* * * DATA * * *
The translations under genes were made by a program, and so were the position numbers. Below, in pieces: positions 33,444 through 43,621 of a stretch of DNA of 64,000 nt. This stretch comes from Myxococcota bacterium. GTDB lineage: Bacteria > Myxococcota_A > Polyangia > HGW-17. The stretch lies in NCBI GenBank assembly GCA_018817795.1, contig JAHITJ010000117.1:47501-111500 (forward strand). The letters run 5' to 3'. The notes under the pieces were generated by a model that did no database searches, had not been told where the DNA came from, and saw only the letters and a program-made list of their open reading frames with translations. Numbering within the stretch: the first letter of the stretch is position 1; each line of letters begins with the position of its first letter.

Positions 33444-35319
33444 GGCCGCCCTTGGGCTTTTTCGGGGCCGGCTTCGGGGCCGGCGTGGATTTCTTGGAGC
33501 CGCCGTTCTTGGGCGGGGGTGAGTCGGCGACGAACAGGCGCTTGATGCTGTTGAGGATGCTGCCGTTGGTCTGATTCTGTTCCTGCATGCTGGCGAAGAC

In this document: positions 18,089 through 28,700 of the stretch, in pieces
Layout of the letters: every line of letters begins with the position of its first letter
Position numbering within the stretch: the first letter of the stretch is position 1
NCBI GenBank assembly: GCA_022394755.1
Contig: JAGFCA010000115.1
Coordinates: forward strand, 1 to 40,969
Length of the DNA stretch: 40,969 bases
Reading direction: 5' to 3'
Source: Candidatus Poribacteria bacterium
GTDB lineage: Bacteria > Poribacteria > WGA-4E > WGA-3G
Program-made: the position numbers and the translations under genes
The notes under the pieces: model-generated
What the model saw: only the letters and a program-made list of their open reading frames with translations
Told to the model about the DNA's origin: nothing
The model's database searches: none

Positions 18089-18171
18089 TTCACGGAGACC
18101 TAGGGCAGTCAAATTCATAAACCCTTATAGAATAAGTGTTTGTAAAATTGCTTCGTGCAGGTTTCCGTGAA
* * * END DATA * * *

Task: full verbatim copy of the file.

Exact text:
The translations under genes were made by a program, and so were the position numbers. Below, in pieces: positions 33,444 through 43,621 of a stretch of DNA of 64,000 nt. This stretch comes from Myxococcota bacterium. GTDB lineage: Bacteria > Myxococcota_A > Polyangia > HGW-17. The stretch lies in NCBI GenBank assembly GCA_018817795.1, contig JAHITJ010000117.1:47501-111500 (forward strand). The letters run 5' to 3'. The notes under the pieces were generated by a model that did no database searches, had not been told where the DNA came from, and saw only the letters and a program-made list of their open reading frames with translations. Numbering within the stretch: the first letter of the stretch is position 1; each line of letters begins with the position of its first letter.

Positions 33444-35319
33444 GGCCGCCCTTGGGCTTTTTCGGGGCCGGCTTCGGGGCCGGCGTGGATTTCTTGGAGC
33501 CGCCGTTCTTGGGCGGGGGTGAGTCGGCGACGAACAGGCGCTTGATGCTGTTGAGGATGCTGCCGTTGGTCTGATTCTGTTCCTGCATGCTGGCGAAGAC

In this document: positions 18,089 through 28,700 of the stretch, in pieces
Layout of the letters: every line of letters begins with the position of its first letter
Position numbering within the stretch: the first letter of the stretch is position 1
NCBI GenBank assembly: GCA_022394755.1
Contig: JAGFCA010000115.1
Coordinates: forward strand, 1 to 40,969
Length of the DNA stretch: 40,969 bases
Reading direction: 5' to 3'
Source: Candidatus Poribacteria bacterium
GTDB lineage: Bacteria > Poribacteria > WGA-4E > WGA-3G
Program-made: the position numbers and the translations under genes
The notes under the pieces: model-generated
What the model saw: only the letters and a program-made list of their open reading frames with translations
Told to the model about the DNA's origin: nothing
The model's database searches: none

Positions 18089-18171
18089 TTCACGGAGACC
18101 TAGGGCAGTCAAATTCATAAACCCTTATAGAATAAGTGTTTGTAAAATTGCTTCGTGCAGGTTTCCGTGAA